Donal Ryan has latched onto a winning formula with his fourth novel. His first book written entirely from the point of view of one female narrator, All We Shall Know is quite possibly his best yet.
‘There’s some irreparable fault in me. There’s something broken inside my head that stops me being normal.’
I’ve never been pregnant. I’ve never had an unwanted pregnancy or faced into the despair of not being able to conceive. I’ve never even tried to get pregnant so it’s virtually impossible to know exactly what that feels like. But I know what it’s like to be in trouble, to be so entangled in worry that it’s hard to see the wood from the trees. I know what it’s like to be an Irish woman who has suffered trauma in childhood; who has experienced grief and loss, who lives with the ‘burden of freedom,’ as Melody Shee, Donal Ryan’s new anti-heroine does when others around her have been lost to death and tragedy.
All We Shall Know (Transworld Books) is Donal Ryan’s fourth novel, written from the perspective of Melody Shee, a poet/journalist-turned-teacher who is pregnant by a young traveller boy. And though I had already read Ryan’s author biog several times before, I found myself Googling his credentials; not entirely convinced that Donal was not a pseudonym. And armed with the knowledge that the author is in fact a male and always has been, I’m still not convinced that All We Shall Know is written by a man. Because Donal Ryan’s female narrator is so achingly accurate, it is pitch perfect.
Melody Shee is a fallen woman. She has seduced her teenage student, Martin Toppy and is carrying his baby. A baby that she couldn’t conceive with her husband Pat. And she is no stranger to betrayal, having allowed her best friend Breedie Flynn to be thrown to the wolves by revealing a secret that ultimately led to her demise. Melody evokes the strong female characters of myth; with all the savagery of a modern-day Medea, she holds no prisoners. She has the ferocity of a Marina Carr heroine; in her language, in her thoughts, in her actions, she is unrelentlessly brutal. One can’t help but call to mind Hester Swane, the protagonist of Carr’s By The Bog of Cats, recently played brilliantly by Susan Lynch at the Abbey Theatre. Hester is on a vicious plot for revenge, having been jilted by her husband Carthage. Abadoned by both her mother and her lover, she seeks retribution and she will stop at nothing to get it. Hester executes her revenge physically; her violence knows no bounds. Although Melody refrains from physical violence, her scathing critiques of those around her are no less damaging. Like Hester, she too has an alter-ego but Melody’s is that of Mary Crothery as opposed to Hester’s black swan. But the parallels can’t be ignored. Once presumed a myth until they were discovered in Western Australia, the black swan represents the fragility in human cognition and knowledge gained a priori. Mary Crothery posseses the gift of foresight, she is a rare creature, she knows the sex of Melody’s baby but yet she cannot bear a child herself. A foil for Melody, Mary is her alter-ego, all the goodness that has evaporated in Melody, that once existed, shines through Mary Crothery. Melody leaves behind her ‘a procession of crying men.’
‘What is it in me that breaks them down? I’m bad, for sure. There’s no kindness in me.’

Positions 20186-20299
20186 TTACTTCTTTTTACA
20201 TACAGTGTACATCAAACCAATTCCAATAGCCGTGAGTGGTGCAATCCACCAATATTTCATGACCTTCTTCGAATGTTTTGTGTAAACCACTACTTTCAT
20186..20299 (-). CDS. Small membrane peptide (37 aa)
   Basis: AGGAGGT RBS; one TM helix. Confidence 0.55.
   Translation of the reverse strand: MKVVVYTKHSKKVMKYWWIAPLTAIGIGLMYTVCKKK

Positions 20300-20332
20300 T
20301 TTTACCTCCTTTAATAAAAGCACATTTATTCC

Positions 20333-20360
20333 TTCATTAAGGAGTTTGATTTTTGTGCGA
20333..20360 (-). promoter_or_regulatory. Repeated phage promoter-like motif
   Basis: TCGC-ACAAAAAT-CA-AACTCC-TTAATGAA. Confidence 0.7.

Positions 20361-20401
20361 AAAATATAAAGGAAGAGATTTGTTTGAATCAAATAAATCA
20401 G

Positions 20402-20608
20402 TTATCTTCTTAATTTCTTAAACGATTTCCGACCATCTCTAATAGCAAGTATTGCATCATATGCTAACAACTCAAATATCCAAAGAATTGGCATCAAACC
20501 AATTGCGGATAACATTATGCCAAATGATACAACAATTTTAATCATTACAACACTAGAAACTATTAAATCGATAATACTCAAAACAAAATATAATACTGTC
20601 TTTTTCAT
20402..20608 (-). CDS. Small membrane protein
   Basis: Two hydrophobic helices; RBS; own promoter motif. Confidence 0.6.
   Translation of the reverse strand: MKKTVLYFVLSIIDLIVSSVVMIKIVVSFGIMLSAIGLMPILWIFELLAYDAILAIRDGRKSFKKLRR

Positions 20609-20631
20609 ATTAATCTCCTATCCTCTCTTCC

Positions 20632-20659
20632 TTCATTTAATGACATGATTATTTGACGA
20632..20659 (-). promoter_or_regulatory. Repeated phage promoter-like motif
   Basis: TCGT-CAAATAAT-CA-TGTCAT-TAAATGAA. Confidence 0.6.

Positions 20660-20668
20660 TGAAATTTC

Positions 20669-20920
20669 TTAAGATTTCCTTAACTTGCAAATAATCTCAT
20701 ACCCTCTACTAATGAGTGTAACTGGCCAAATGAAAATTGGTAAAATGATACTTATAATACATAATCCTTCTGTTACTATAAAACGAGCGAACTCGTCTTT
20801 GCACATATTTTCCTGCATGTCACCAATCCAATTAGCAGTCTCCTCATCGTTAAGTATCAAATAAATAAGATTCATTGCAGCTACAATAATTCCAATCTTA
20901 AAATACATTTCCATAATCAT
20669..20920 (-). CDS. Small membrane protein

Mary is something of an abomination to her community, she cannot carry a child and Melody is carrying one that shouldn’t be hers. Kevin Curran in The Guardian describes the protagonist as a ‘horrible person lacking in depth.’ If Melody Shee had any more depth she would be six feet under. A product of her environment, she stands for all women; the women of our history, our folklore, our culture. She is honest and unfaltering, representing the post-colonial fallback that causes our national identity to be inextricably linked with suffering and self-sabotage. The only thing that keeps her from killing herself is the inability to inflict more pain upon herself. Yet, she relishes the role of victim, a martyr for pain and suffering. Like a character from an Enda Walsh play (think The Walworth Farce or The New Electric Ballroom or even Ballyturk), she is incapable of changing the record and prolongs the cycle of misery she is entrenched in with every breath.
‘we’d turn away again from one another, and lie apart facing upwards and send words into eternity about babies never born…swirling infinities of blame and hollow retribution’
Though at times morose, there is a macabre kind of humour employed in All We Shall Know executed through the language. Pat’s ‘fairly shitty seed’; Mary’s description of a ‘she-mickey’ (‘A man that has bad seed only good enough for making girls.’); Melody’s Dad’s refrain of ‘ah, boys’; Hornycords Hannigan, the perenially ’empurpled’ schoolteacher with a new ‘erection’ (read: extension) in his house; Melody’s referring to herself as ‘an old boiler in middling nick, gagging for it. A mad, horny bitch’; ’ Agnes’ description of Melody as a ‘Flibbertigibbet, forever flouncing about the place.’ The carefully placed humour highlights the deeply Irish penchant for suffering and self-flagellation. Melody is a ‘blemished soul’ incapable of allowing in love and never satisfied with her lot. Mary leaves her husband Buzzy because she feels he deserves someone who can bare him a child. Pat keeps on going back to Melody despite the obvious disdain she holds for him. The tragic character of Breedie Flynn is the only one who professes happiness which turns out to be thinly veiled abuse.
All We Shall Know by Donal Ryan is a masterpiece of Irish writing, a thoroughly convincing female-driven narrative with a wholly authentic voice, a strong contender for my book of the year.
Donal Ryan’s new novel All We Shall Know is published today, 22 September, available in bookshops nationwide.